From Fan History Wiki
IntroductionFanLib is a multi-fandom fan fiction archive.
FanLib is a fan fiction archive/fan fiction community that was created by with the long term effort of becoming a viable fan fiction community. To this end, it is funded by commercial interests. The company has a staff of 11: six males and five females. .
Fanlib was closed on August 4, 2008 due to financial considerations.
FanLib allows adult material in the fan fiction so long as it appropriately categorized. They do not allow chan type content in their fan fiction or fanart. They have a policy of investigating plagiarism claims.
Usability and features
ClosingOn July 23, 2008, FanLib announced its closing with a notice on its home page. Frantic members immediately innundated the forums with questions about the closing and plans to continue to stay in touch, as well as finding other sites to host the content they had created at FanLib. The site admins were unable to give the members any reasons behind the closure, but the site did create a content download function so members could save HTML copies of their written works. At the time of this announcement, FanLib had over 42,000 submissions, and over 25,000 members.
- On March 2, 2007, FanLib began invited fanfiction writers to their archive.
- On May 10, 2007, Yourlibrarian made a post about FanLib on Fanthropology.
- On May 17, 2007, Chris Williams, one of the CEOs, responded in the LJ of Telesilla. Rather than reassure fandom, his response merely added to the flames.
- On May 20, 2007, Quicksilvereyes made a post to Fandom Lawyers.
- On May 20, 2007, the Livejournal community Life Without FanLib opened.
- On May 21, 2007, icarusancalion wrote a summary of the fandom response to FanLib which was then posted on Fandom Wank.
- On May 22, 2007, Henry Jenkins summarizes the conflict and offers and invitation to CEO Chris Williams to answer the questions of fans. 
- On May 23, 2007, Lis Rib posted information about FanLib's parent company My2Centences.com. The marketing message included in the web site's brochure clashed with FanLib had been claiming about their intent.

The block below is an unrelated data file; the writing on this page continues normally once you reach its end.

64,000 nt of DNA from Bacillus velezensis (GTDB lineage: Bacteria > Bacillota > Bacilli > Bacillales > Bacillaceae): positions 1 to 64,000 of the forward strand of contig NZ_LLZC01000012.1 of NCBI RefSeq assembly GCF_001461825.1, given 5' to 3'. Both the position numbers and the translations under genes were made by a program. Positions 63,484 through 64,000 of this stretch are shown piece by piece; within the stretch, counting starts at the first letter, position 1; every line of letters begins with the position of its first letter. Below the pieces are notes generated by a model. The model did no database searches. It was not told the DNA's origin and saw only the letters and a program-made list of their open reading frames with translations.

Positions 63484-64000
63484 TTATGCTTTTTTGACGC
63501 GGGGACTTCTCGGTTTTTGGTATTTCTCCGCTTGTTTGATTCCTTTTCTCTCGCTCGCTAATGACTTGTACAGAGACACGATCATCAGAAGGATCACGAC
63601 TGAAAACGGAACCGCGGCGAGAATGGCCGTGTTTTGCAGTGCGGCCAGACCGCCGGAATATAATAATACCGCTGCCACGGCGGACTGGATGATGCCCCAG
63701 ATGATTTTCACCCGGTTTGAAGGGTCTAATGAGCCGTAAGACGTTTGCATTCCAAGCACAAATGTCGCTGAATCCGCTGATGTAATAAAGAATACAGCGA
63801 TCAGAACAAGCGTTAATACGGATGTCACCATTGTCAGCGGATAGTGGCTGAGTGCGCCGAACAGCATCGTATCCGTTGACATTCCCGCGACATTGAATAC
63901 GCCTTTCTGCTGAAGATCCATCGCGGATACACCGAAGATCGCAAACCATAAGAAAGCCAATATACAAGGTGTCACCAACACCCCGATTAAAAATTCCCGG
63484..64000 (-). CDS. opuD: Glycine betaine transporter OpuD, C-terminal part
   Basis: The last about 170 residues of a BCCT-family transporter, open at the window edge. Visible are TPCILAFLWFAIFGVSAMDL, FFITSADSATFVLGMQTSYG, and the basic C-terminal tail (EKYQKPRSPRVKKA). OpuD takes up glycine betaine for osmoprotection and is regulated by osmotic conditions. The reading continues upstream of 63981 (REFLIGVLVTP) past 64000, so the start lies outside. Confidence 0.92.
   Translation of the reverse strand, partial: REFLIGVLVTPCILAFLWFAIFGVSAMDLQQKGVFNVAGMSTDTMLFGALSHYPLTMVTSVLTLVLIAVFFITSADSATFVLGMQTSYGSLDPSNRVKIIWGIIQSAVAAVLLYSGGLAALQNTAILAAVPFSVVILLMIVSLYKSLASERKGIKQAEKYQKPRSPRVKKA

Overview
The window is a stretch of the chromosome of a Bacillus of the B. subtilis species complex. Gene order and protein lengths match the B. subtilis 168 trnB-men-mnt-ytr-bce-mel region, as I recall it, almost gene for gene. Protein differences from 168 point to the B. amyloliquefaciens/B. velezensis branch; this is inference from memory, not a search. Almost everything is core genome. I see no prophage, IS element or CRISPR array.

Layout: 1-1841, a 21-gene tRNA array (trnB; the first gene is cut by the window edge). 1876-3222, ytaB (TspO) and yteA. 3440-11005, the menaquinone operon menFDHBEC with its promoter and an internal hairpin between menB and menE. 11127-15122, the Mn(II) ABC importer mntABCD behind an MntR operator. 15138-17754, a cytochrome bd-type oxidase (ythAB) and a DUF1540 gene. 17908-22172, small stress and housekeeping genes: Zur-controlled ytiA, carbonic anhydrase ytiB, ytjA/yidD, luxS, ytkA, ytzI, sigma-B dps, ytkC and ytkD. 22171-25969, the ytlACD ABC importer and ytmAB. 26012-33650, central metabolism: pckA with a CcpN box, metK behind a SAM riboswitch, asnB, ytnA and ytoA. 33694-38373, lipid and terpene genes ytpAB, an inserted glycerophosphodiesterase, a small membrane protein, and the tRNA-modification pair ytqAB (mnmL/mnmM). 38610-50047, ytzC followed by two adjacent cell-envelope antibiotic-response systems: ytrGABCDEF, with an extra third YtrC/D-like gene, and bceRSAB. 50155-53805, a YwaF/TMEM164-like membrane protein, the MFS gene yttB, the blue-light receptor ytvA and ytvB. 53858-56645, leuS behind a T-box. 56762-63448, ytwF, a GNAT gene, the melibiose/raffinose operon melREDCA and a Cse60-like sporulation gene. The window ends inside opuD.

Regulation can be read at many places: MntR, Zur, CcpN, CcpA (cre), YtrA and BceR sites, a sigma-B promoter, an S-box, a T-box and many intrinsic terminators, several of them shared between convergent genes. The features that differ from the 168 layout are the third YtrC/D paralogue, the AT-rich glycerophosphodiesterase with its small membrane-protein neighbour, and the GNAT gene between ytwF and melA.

- On May 25, 2007, Chris Williams responded to some of the fandom's questions at Henry Jenkins's blog.
- On July 24, 2007, a power outage hit San Francisco.  Several sites went down as a result, including LiveJournal, ProBoards , Puzzle Pirates  and FanLib.  While the other sites were back up quickly, LiveJournal was down for more than four hours. 
- On August 3, 2007, FanLib announced a Weeds contest. 
- On August 23, 2007, FanLib announced a Harry Potter contest. 
- On September 20, 2007, FanLib announced a Dexter contest. 
- On September 21, 2007, the New York Post mentioned the FanLib Dexter contest. 
- In early December 2007, FanLib launched a Battlestar Galactica contest.
- By January 2008, FanLib had over 15,000 members.
- By March 2008, FanLib had over 15,000 members.
- On July 23, 2008, FanLib announced it would close. Closing date was announced as August 4, 2008.
- On August 4, 2008, FanLib ceased operations.
- On August 27, 2008, members of Fanlib, who called themselves FanLib Refugees, opened a new archive and forum called FanNation.
Fan blowbackangiepen's LiveJournal:
However, by submitting the Submissions to FanLib, You hereby grant FanLib a non-exclusive, worldwide, and royalty-free license to use, reproduce, distribute, and display the Submissions in connection with the Website. 
In addition, the original TOS stated that any legal trouble that could possibly arise would fall onto the shoulders of the writer. As of May 22 has been removed, Angiepen copied portions of the TOS to her own LJ:
To summarize, FanLib would not only not be responsible for any lawsuit brought against fanfiction archived at FanLib, but the writer would have to defend FanLib in addition to his/her should such a suit occur.
The FanLib advertising campaign also upset fen, as Icarusancalion summarized in his/her LJ: